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This is one of those weeks, when I’ve clearly bitten off more than I can chew.
We had a large number of clients coming through, many with challenging deadlines, and I am going to be out for a couple of days helping on my oldest son’s school camp. In the midst of that, I’ve still managed to maintain my usual blogging schedule.
As I look at everything that needs to be done in such a short period of time, I am reminded of the old adage:
Q: How do you eat an elephant?
A: One bite at a time!
Good things come to those who don’t wait…
- for the right opportunity,
- for permission from others,
- until everything is perfect,
- until they have the time.
Waiting to take action is just another excuse for inaction and won’t get you anywhere.
I’ve found that whenever I take action: Read the rest of this entry »
There are a few secrets that professional resume writers use.
In no particular order, they include:
- Spelling and grammar,
- The inclusion of relevant key words,
- The exclusion of irrelevant personal details,
- Bold language that sells your capabilities.
These aspects all help, but they aren’t what makes a resume truly spectacular. Read the rest of this entry »
I had to mow the lawn last weekend. Before I started, I dreaded the thought.
Then I did what I had to do and afterwards, I looked at the result and was rapt. I also love the smell of freshly cut grass and was glad that I had done it.
Sometimes, when I’m tired, before a client arrives all calls, I dread the appointment.
But afterwards, each and every time, I feel energised and alive, hoping that I’ve made a difference and feeling thankful for the opportunity that I have to interact with people from all walks of life.
By all means, tell us your intentions.
Give us an idea of your aspirations and goals.
Feel free to state your values and make them clear.
But in the end, we will judge you by your actions.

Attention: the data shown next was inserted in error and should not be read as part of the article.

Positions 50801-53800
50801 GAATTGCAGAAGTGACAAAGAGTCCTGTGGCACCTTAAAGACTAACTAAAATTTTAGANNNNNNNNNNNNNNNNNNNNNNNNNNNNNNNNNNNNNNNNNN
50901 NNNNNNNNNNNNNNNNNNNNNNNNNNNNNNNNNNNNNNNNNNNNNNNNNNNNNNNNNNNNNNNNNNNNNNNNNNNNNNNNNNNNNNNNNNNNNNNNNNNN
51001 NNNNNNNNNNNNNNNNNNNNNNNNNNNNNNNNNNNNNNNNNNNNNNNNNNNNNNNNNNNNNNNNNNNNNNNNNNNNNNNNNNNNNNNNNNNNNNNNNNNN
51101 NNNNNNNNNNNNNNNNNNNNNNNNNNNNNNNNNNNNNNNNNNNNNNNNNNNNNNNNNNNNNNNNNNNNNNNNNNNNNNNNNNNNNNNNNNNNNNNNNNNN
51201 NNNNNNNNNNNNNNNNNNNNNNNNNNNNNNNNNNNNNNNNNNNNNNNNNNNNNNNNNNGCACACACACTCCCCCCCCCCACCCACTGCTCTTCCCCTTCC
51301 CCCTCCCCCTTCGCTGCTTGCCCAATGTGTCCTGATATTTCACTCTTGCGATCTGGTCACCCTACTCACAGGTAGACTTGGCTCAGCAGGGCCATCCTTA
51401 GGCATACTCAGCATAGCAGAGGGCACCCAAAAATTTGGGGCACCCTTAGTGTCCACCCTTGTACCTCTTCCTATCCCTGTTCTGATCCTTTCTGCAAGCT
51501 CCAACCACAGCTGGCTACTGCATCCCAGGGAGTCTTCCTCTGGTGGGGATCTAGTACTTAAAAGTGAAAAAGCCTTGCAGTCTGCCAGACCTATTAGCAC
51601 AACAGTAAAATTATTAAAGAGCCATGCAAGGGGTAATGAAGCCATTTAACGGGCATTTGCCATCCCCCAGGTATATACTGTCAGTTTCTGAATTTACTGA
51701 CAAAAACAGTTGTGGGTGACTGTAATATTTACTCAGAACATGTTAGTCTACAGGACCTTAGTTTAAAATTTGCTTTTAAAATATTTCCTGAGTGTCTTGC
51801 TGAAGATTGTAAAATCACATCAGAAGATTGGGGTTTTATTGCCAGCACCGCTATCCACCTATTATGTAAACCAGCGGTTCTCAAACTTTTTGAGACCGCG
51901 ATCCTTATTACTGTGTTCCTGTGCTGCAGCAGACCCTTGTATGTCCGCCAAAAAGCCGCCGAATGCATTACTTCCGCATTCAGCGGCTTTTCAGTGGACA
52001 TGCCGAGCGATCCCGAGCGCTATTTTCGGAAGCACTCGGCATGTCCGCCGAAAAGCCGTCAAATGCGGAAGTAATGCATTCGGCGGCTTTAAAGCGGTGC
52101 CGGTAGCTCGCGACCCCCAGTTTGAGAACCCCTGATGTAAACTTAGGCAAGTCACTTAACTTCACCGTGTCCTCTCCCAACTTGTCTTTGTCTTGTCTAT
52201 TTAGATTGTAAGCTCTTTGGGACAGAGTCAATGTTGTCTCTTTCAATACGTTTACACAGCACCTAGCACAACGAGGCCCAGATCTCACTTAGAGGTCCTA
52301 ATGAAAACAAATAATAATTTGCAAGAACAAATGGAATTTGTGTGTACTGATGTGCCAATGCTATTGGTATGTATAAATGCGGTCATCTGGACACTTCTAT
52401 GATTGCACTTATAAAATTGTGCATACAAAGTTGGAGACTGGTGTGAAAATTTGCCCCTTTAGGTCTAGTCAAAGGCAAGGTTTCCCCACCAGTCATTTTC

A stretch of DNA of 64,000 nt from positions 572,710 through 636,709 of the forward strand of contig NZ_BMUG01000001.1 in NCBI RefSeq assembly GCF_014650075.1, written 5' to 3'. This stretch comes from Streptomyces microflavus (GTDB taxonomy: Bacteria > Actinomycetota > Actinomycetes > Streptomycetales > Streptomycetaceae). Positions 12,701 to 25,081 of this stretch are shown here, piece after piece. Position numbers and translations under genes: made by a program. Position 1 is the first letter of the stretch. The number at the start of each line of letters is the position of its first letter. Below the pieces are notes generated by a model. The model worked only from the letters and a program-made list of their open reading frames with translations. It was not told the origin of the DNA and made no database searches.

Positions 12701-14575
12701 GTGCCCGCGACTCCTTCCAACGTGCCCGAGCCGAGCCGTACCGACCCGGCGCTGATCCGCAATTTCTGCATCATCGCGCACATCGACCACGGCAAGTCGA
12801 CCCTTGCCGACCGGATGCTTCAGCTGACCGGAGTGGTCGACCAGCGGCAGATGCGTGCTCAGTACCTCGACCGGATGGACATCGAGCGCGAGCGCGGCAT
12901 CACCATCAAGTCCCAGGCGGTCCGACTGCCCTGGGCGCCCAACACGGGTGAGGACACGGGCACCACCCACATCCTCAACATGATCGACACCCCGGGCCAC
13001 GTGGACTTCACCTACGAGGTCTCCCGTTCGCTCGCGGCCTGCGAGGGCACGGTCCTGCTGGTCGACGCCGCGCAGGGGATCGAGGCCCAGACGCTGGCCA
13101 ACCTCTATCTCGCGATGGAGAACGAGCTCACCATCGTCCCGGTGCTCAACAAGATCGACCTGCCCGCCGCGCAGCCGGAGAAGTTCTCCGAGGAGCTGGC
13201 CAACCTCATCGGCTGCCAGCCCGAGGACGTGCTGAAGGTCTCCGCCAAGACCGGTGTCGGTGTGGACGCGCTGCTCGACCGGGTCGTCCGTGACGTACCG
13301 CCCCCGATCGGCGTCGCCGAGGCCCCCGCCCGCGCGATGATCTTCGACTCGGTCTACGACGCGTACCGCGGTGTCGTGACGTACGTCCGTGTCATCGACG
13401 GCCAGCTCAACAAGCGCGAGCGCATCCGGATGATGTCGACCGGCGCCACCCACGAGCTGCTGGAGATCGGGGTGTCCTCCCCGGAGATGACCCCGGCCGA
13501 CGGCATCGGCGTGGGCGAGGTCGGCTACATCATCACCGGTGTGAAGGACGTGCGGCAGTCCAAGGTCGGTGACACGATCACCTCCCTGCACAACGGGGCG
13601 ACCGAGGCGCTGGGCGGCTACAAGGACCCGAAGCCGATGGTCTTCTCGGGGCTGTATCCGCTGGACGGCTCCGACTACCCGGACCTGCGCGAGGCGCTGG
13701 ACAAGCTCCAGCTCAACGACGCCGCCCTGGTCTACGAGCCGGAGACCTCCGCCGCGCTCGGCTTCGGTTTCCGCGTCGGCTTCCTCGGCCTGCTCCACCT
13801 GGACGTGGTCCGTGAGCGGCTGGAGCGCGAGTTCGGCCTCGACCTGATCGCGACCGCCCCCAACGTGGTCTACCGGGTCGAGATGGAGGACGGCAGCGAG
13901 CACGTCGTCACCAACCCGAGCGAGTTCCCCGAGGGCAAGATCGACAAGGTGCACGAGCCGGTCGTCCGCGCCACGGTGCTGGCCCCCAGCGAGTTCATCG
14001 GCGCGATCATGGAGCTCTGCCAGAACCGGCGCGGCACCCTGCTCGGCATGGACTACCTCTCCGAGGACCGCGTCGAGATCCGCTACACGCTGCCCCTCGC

In our local shopping centre is a middle-aged Chinese man who washes the windows.
Every time I see him working, he has a big smile on his face and is either singing or whistling to himself.
It’s not a fun, glamorous job and he doesn’t work in great conditions, but he is always singing.
When he’s working outside on a stinking hot day in the middle of summer, he’s singing.
When he’s working outside on a freezing cold, windy day in the middle of winter, he’s singing.
Whether customers smile at him, scowl or just ignore him, he’s singing.
“Who’s fault is this?”
“Why do I have to do this?”
“Why can’t my life be more like …?”
“When is the economy going to get better?”
“When is my luck going to change?”
I suspect that this is one of the most important questions that you can ask yourself today.
Do you seek comfort or courage?
Are you aspiring for an easy life, or for a life that matters?
Are you looking to stay safe, or to take risks?
Do you want to stop work and retire early, or do you want to maximise your skills for as long as you can?
Do you want to hide in the herd, or do you want to be remarkable?
Do you hope for predictability, or a life of adventure?
Imagine an extraordinary future.
One where you are doing your best work at a world-class level.
Where your influence is greater than you could imagine.
Where you are able to make a decent living doing work that you love.
Where you are healthy and energetic.
Where you are making a positive difference in the world that will last well after you’re gone.
There are no guarantees that your idea will work.
There are no guarantees that anyone will like it.
There are no guarantees that you can sustain the work over a long period of time.
There are no guarantees that you will even like it if you try.
There are no guarantees that your dreams can become a reality.